Fig. 3: Local potentials for the acetylene molecule using exact exchange (x) OEP and OEP Mueller RDMFT functional compared to the LDA local potential.
Fig. 4: Dissociation of H2 molecule using plain RDMFT functionals (Mueller and BBC3) and their OEPRDMFT version (left). The correct dissociation offered by RDMFT functionals is not impaired by using OEP. In addition, OEPRDMFT reproduces the HOMOLUMO degeneracy at dissociation (right).

Collaborators
ISIS, STFC, Rutherford Appleton Lab, N. Gidopoulos
Forschungszentrum Juelich, N. Helbig
Structural, elastic and electronic properties of graphenebased nanostructures
Graphene, i.e. a single monolayer of Graphite attracts an immense interest recently after its experimental identification due to its unique properties and its potential for novel applications.
We are studying, theoretically, using modern electronic structure methods, the structural properties of graphenebased nanostructures. Our focus is on elastic properties like Young modulus and Poisson ratio of these structures and the dependence of these properties in the geometrical features of the nanostructure.
Our aim is also to provide atomistic models with data on prototype structures in order to fit the parameter of the models and carry out simulations of the material in a much larger scale than electronic structure methods and for finite temperatures.
We also study the relative stability of alternative to graphene planar structures of sp^{2} Carbon created by Stone Wales transformations of particular bonds of the material. Our goal is to study the stability of these transformations when large external stress is applied in certain directions.
Fig. 1: StoneWales transformations leading from graphene (left) to pentaheptite (right). Red color shows the rotated bonds.
Fig. 2: Total energy per atom of Graphene and pentaheptite under uniaxial strain.
Collaborators
Michigan State University, Z. Fthenakis
Department of Materials Science, University of Patras, G. Kalosakas, K. Papagelis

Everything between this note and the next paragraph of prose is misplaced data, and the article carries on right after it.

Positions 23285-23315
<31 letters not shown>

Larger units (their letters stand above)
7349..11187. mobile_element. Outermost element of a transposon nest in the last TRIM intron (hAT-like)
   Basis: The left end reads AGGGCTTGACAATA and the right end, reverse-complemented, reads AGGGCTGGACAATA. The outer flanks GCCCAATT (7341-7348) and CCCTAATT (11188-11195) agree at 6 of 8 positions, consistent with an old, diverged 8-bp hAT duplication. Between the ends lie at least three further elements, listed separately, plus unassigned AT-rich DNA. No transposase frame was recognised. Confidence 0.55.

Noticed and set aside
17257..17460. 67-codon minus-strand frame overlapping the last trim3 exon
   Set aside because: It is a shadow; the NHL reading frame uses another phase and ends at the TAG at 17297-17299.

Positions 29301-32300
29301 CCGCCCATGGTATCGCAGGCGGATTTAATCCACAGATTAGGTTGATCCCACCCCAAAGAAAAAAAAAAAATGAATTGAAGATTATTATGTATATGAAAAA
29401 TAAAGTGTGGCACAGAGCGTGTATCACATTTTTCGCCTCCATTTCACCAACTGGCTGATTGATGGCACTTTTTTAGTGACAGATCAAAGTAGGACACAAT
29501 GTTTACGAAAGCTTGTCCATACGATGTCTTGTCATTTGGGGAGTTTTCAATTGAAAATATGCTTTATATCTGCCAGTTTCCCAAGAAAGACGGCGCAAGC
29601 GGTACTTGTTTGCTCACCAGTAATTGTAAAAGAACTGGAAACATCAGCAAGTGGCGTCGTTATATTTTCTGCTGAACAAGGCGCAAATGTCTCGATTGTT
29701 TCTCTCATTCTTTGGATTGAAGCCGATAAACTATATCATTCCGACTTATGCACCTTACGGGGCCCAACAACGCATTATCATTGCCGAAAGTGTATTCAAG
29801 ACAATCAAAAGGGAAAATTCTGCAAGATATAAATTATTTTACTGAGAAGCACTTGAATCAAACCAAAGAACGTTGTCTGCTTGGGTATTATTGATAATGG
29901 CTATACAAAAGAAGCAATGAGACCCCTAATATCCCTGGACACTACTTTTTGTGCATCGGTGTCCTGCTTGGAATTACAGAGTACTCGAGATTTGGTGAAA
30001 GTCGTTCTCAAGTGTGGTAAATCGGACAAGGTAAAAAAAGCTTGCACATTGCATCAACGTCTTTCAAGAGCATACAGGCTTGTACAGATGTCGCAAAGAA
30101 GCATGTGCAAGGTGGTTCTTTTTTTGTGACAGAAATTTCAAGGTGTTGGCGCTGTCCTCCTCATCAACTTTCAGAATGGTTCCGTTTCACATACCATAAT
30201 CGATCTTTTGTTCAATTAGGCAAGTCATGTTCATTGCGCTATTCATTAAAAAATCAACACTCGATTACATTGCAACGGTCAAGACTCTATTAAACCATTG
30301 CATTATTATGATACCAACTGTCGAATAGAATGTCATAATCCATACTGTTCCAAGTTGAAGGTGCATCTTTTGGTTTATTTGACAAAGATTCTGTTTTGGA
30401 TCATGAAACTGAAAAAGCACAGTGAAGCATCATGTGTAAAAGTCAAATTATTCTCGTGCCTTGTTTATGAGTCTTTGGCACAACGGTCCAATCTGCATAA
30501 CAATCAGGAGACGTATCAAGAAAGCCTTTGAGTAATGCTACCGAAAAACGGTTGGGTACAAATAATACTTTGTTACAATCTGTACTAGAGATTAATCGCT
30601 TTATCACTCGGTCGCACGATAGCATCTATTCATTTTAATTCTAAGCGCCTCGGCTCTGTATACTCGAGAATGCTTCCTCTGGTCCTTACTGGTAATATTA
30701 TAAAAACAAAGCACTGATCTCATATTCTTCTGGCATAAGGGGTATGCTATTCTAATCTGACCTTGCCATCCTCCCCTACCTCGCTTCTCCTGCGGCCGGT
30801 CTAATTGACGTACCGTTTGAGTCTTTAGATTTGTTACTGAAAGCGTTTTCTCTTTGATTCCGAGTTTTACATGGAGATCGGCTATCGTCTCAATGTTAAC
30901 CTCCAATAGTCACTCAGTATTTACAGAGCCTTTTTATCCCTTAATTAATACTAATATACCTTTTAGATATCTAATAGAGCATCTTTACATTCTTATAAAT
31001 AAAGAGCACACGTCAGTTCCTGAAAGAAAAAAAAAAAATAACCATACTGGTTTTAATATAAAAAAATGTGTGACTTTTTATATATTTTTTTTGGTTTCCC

Magnetic impurities in ZnO
The construction of magnetic semiconductors opens the gate for applications where the electronic spin is also explored in electron transport phenomena (spintronics). ZnO is a wide band gap semiconductor and one of the most popular candidate materials for inducing magnetism through doping with transition metal impurities. Our target is the theoretical prediction of Ferromagnetism in doped ZnO. More specifically, we calculated the magnetic properties of various Co atom geometries in ZnO host at the DFTGGA and DFTGGA+U levels of approximations [1,2]. For this system, we confirmed, in agreement with experimental and other theoretical calculations that the system does not prefer a Ferromagnetic configuration.
One step further, we codoped the above system with Cu. In this case, we demonstrated that for specific geometries, which might be suggestive for particular ways of crystal growth, a Ferromagnetic configuration is favored [2].
Fig. 1: Different configurations for the Co and Cu atom impurities in ZnO crystal.
Collaborators
IESL FORTH, Heraclion, Greece: A.N. Andriotis
University of Kentucky, USA: M. Menon
References
1. N. N. Lathiotakis, A. N. Andriotis, and M. Menon, Phys. Rev. B 78, 193311 (2008).
2. A. N. Andriotis, R. M. Sheetz, N. N. Lathiotakis, M. Menon, Int. J. Nanotechnol. 6, 164 (2009).